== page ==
The government should move to limit pokies bets to $5 when gaming rooms are allowed to reopen, the ACT Greens say.
Greens Leader Shane Rattenbury said the coronavirus shut down period had provided real relief for people with a gambling problem, and now was the time for real reform.
He said bets should be capped at $5 per spin and a $100 load limit introduced.
"The inability to access poker machines has given them a real break," he said.
Gaming rooms are among the last venues which will be allowed to open according to the ACT government's reopening plan.
However pokies have been allowed to operate in NSW since June 1.
Mr Barr has been unapologetic for the ongoing ban, saying there were "better forms of entertainment" than playing the pokies.
"If you want to go to Queanbeyan and lose money on a poker machine go for it," he said last month.
But industry group ClubsACT said just meant money was heading across the border to Queanbeyan, while thousands of Canberrans in the hospitality industry remained out of work.
Mr Rattenbury said he had been assured by gaming harm reduction advocates $5 bet limits could be implemented without technical challenges.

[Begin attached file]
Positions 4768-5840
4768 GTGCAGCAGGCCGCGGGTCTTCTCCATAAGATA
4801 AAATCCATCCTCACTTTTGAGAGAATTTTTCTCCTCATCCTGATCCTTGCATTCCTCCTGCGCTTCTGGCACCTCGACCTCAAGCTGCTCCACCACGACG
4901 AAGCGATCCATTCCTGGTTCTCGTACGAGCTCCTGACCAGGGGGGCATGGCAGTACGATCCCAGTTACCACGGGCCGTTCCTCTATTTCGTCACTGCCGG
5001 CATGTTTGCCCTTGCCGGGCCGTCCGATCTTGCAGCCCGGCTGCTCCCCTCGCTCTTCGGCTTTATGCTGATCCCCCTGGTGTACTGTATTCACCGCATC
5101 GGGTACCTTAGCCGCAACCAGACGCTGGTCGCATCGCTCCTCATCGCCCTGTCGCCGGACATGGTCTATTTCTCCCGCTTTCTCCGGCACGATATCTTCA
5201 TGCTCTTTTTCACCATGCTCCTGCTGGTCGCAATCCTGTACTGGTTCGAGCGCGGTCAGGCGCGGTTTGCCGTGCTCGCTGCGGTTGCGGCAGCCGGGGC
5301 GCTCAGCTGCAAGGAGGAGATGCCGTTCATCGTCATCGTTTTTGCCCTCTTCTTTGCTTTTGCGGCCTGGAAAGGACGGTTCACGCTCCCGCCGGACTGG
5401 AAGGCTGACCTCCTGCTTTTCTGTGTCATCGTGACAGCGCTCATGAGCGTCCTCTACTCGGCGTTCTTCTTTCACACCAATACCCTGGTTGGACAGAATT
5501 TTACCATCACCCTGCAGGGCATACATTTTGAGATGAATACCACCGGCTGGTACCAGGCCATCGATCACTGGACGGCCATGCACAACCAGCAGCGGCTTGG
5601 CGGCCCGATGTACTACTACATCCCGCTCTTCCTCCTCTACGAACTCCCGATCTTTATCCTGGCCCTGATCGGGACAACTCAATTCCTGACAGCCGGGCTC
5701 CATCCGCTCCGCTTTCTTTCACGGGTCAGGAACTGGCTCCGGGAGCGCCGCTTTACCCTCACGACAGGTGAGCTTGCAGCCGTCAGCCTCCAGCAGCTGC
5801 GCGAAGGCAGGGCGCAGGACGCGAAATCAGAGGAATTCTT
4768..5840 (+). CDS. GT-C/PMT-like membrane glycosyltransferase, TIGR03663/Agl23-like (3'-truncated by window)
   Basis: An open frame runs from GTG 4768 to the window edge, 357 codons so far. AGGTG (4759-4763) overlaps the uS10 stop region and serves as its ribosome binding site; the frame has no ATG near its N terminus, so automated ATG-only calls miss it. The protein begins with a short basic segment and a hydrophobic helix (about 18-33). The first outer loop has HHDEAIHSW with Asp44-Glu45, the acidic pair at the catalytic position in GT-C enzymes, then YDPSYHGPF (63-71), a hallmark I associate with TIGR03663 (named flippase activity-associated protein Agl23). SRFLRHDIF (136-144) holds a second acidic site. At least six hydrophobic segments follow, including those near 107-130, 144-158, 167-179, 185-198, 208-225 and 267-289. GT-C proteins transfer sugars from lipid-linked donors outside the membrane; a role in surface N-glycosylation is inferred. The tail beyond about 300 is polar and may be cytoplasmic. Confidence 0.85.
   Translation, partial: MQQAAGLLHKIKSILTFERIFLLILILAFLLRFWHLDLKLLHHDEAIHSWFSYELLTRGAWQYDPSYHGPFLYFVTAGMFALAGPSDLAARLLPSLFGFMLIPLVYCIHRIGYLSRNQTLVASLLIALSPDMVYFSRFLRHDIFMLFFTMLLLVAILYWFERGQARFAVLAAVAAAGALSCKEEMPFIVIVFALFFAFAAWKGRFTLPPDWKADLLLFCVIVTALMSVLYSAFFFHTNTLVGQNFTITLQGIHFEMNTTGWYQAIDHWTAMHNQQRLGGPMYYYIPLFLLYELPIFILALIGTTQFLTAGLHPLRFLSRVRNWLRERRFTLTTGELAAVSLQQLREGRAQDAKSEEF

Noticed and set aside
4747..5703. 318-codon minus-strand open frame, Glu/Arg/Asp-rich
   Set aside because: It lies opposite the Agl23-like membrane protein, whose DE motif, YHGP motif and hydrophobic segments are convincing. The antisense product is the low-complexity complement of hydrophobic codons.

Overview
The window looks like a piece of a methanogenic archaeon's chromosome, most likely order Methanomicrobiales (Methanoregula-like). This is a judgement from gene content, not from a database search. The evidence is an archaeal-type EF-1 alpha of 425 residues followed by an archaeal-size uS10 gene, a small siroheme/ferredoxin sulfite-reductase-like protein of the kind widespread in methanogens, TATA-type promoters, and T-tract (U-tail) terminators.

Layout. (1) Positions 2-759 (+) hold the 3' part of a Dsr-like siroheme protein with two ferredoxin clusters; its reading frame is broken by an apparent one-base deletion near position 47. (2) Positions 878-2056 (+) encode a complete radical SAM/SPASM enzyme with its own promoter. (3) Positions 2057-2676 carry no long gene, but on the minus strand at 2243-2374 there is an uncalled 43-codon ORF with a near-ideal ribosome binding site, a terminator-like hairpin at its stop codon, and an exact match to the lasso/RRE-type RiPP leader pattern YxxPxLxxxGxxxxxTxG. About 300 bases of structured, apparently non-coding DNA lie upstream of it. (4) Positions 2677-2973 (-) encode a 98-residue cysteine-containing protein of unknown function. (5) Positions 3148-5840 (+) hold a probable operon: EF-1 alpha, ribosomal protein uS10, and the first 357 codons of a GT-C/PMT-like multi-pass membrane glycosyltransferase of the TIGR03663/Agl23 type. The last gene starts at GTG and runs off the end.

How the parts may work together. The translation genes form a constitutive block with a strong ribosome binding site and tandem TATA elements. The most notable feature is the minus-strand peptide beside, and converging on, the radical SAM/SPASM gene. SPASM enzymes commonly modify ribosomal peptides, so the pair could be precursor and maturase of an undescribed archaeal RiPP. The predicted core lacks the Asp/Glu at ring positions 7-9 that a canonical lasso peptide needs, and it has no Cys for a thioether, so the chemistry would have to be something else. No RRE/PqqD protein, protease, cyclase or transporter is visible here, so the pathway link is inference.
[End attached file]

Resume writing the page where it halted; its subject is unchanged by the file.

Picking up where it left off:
"While we want to see hospitality workers back at work, we need to make sure we aren't creating even more problems for our community," he said.
The Greens want the government to immediately make the changes, with venues given 18 months to implement the changes.
To offset costs, rebates on gambling tax would be negotiated, the faster a venue makes the transition to bet limits, the greater the level of rebate.
ClubsACT chief executive Gwyn Rees said The Greens' announcement was unhelpful, but not unexpected.
"But I look forward to a policy that actually assists the thousands of club and supplier employees who continue to face extended financial hardship and uncertainty," he said.
"They seem to have missed how important that is at a time when people are doing it very tough."
Attorney-General Gordon Ramsay the issue was worthy of community discussion but not likely to be considered until the next parliamentary term.
"The COVID-19 pandemic has had a sizeable impact on our clubs operations and it is important that we give clubs a chance to recover and go back to being the great places of gathering an community support we know they can be," he said.